During and following traumatic events, many people dissociate — or distance themselves from their emotions, body, mind and even personal identity — to escape overwhelming feelings such as shame, fear and anger. People who experience dissociation may lose focus, forget people and events, have out-of-body experiences or extreme daydreaming, and feel a sense of unreality and detachment from their immediate surroundings.
While some researchers have argued that dissociation is an emotion regulation strategy, it typically has negative effects, including interfering with emotional awareness, sense of self, social bonds and engagement in daily activities. In fact, it was surprising how strongly dissociation was related to quality of life, Polizzi acknowledged. Rather than just a part of other unhealthy emotion regulation strategies, it appears to play a disruptive role in daily activities and everyday behaviors.
Overall, their research suggests that decreased emotion regulation is related to a lower quality of life, although not necessarily a sole cause. People may experience a lowered quality of life for many reasons, one of which could be the inability to effectively regulate their emotions; conversely, the lack of psychological resources — for example, from stress, pain or physical health issues — could also limit a person’s ability to emotionally regulate.
“These variables could exist in a vicious cycle, in which lack of emotion regulation contributes to lowering quality of life, which in turn reduces emotion regulation skills,” said Polizzi, adding that further research is needed to confirm this idea.
On the plus side, emotion regulation is something that people can learn.
“Many techniques used in psychological treatments are designed to help individuals enhance their emotion regulation. For example, learning to accept and re-interpret emotions in realistic ways rather than avoiding emotions and blaming them on others can improve people’s psychological functioning and their quality of life,” Polizzi said.
Three main symptoms
In their research, Polizzi, Aksen and Lynn provide information that could refine the current evidence-based practices for treating PTSD by focusing on a trio of symptoms that have a strong impact on an individual’s quality of life: namely, dissociation, impulsivity and blaming others.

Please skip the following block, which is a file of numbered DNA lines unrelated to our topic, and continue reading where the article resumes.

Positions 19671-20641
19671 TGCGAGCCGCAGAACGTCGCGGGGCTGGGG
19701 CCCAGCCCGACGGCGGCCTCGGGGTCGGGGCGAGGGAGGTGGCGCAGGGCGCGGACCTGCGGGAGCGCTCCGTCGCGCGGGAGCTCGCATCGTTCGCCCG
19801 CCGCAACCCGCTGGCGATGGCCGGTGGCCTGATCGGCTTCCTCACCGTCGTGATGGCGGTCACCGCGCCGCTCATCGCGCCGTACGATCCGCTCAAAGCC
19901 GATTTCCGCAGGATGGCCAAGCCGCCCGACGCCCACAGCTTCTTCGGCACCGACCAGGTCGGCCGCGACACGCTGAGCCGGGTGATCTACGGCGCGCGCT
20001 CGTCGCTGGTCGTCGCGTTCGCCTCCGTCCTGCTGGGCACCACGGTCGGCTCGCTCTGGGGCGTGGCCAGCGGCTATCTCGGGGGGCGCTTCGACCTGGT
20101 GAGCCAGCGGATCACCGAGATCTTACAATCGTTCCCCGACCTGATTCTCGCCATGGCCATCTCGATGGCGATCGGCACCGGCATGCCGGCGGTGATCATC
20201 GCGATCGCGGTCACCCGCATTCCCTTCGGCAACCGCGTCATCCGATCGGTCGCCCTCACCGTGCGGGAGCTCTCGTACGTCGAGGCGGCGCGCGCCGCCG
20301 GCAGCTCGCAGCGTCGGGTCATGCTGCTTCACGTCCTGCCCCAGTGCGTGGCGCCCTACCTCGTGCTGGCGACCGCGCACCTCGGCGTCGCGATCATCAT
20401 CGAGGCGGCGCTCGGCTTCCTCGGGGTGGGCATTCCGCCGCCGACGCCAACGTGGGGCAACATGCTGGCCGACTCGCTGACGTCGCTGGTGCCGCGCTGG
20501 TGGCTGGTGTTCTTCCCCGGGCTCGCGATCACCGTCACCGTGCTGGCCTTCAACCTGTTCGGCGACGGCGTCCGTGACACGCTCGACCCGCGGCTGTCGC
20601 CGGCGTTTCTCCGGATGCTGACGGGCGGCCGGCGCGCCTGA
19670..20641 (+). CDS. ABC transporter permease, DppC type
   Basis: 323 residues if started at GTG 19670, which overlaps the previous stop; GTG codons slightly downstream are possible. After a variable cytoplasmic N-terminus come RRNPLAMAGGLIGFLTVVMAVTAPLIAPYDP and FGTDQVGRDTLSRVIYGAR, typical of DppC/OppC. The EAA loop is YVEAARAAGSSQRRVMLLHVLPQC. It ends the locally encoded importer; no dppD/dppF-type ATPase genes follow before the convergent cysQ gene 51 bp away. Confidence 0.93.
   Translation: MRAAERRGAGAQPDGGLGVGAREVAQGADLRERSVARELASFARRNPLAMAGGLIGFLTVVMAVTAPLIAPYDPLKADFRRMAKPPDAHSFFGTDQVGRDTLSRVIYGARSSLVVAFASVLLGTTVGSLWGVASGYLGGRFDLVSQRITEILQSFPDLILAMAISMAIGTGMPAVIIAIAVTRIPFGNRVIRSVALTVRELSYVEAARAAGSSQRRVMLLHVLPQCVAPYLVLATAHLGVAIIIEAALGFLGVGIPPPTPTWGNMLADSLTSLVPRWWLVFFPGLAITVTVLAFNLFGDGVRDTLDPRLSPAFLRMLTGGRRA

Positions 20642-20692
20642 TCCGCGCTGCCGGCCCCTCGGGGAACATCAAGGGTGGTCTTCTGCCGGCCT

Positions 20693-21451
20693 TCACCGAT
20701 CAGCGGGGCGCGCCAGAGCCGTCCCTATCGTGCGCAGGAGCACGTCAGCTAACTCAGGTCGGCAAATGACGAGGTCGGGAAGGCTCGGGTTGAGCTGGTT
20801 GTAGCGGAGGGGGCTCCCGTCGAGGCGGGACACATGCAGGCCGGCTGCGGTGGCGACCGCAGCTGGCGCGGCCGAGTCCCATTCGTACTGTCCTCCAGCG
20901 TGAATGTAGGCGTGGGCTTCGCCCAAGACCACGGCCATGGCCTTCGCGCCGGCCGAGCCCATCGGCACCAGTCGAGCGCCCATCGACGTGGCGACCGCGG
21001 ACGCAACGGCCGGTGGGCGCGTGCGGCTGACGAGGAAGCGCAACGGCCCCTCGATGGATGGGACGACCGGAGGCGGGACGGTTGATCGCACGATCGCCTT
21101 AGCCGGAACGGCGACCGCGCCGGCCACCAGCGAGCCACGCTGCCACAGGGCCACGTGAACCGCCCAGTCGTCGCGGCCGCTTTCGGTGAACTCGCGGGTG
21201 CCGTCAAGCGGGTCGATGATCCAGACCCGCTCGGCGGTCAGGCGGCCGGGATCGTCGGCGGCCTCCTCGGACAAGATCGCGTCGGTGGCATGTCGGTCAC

Used as a coping strategy for negative emotions, impulsive behaviors can lead to physical injury, substance abuse and other health concerns, while dissociation may make it even more difficult for people with PTSD to be emotionally engaged, cope with stress, set goals and have a healthy sense of self. Individuals with PTSD also tend to mistrust others, which could lead to blame in interpersonal interactions and the further erosion of social bonds.
That doesn’t mean, however, that trauma is a one-way street to a diminished life. Many individuals can learn how to successfully cope with such experiences, and treatment can lead to a greatly improved quality of life. For those diagnosed with PTSD, focusing on these three factors would be especially helpful during the later phases of treatment, when the individual has improved their coping skills and stability, Polizzi said.
If the pandemic’s aftermath has you feeling not quite yourself, it might be helpful to take an honest look at how you’re really feeling and the strategies — good and bad — that you’re using to cope.
“People experiencing increased psychological stress during this pandemic may look to improve their quality of life by focusing on ways to enhance their emotion regulation skills via reducing dissociation, impulsivity and blaming others, such as increasing emotional engagement, planning goal-directed behaviors and fostering compassion toward others, respectively,” Polizzi said.